Oh for a Gayle force to blow here. But when England came in to bat, such feats looked a very distant prospect. Makhaya Ntini, winning his 100th cap, came roaring in and had Cook dropped in the first over, right through the hands of AB De Villiers at third slip.

De Wet was less boring with the ball than the bat. His first delivery in Test cricket was a massive leg side wide in the Steve Harmison style. His second beat Andrew Strauss all ends up.

But after that dodgy start, England’s opening pair began to settle until the sixth over when, with England on 25, Cook got the slightest of edges to De Wet and wicketkeeper Mark Boucher, out for a painful 49 in earlier the day, snaffled the catch. No pesky review required.

Cook had been looking good until that point, cracking three fours and scoring 15 off 17 balls while Strauss stayed in his shell. With a minimum of 20 overs remaining, England are 26-1 - any further losses would seriously take the gloss of England’s efforts in the field.

Jimmy Anderson may have turned the course of this game when he had the heroic Jacques Kallis, who looked like he could bat forever despite a rib injury, caught at second slip by Paul Collingwood for 120 early in the day.

But Swann’s effort was quite incredible and Onions, 3-86, bowling with a calf strain, deserves a mention too. Paul Collingwood picked up a record-equalling four catches - only Marcus Trescothick has taken as many in the outfield in an England innings – against mighty Zimbabwe in 2003.

Labels: boucher, , graeme onions, , , , paul harris

Lunch, day two: Kallis gone, England fight back

ENGLAND got the big wicket of South African hero Jacques Kallis early on another blisteringly hot day at Centurion this morning.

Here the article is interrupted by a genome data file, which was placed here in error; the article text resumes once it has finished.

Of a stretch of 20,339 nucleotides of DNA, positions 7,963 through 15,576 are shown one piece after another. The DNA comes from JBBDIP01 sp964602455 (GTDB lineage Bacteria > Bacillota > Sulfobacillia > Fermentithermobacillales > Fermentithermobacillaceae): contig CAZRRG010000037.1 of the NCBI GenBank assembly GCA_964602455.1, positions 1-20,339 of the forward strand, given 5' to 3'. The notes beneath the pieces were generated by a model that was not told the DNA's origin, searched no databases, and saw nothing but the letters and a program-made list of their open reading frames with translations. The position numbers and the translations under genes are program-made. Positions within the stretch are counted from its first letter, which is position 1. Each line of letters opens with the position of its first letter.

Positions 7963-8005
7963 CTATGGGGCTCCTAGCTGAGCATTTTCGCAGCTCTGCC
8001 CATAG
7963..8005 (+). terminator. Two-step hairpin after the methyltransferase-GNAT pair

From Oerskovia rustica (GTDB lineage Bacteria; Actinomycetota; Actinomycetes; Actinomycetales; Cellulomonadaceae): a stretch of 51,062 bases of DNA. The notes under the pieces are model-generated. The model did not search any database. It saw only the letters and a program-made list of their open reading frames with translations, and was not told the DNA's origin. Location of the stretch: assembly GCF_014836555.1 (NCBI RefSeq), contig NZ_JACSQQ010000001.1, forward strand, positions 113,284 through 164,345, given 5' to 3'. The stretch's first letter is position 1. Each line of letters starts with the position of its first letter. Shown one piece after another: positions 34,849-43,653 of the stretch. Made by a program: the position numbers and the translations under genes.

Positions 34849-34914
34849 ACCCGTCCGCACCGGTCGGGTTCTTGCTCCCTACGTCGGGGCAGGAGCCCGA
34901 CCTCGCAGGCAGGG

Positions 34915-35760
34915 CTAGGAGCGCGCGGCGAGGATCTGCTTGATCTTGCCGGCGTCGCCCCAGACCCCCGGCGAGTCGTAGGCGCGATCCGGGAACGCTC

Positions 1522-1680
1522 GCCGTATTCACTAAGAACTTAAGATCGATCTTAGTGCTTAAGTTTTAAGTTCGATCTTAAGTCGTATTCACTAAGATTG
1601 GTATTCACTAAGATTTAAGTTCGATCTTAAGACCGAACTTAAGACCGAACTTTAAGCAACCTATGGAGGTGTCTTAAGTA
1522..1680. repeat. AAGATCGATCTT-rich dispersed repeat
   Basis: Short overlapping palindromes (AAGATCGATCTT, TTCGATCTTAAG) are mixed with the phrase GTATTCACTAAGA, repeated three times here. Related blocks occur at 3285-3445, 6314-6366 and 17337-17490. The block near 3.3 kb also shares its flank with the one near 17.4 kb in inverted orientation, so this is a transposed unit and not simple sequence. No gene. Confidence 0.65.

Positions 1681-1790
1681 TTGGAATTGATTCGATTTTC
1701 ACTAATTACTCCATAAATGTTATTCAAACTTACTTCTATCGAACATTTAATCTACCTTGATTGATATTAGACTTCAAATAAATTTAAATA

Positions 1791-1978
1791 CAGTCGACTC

Jimmy Anderson may have turned the course of this game when he had the big man, who looked like he could bat for ever, caught at second slip by Paul Collingwood.

Then Graeme Swann got rid of JP Duminy off his first over of the day – just as he did yesterday – and Collingwood picked up a record-equalling fourth catch in the innings to leave South Africa 316-6.

That wasn’t a bad effort from England – but it could have been even better if Graeme Onions hadn’t dropped Mark Boucher off Stuart Broad, a dolly which would have left South Africa teetering on 319-7.

And tempers became frayed when the review system saw both Boucher and Morkel reprieved as Swann turned up the heat. By lunch, South Africa were 330-6, but on another day, with a little more luck and without the review system, they might have been skittled this morning.

Kallis, who single-handedly turned the game around when South Africa were wobbling on 93-3, had added only eight to his overnight 112 when his 306-minute innings came to an end. His 120 off 225 balls featured that huge six off Graeme Swann yesterday and 16 fours.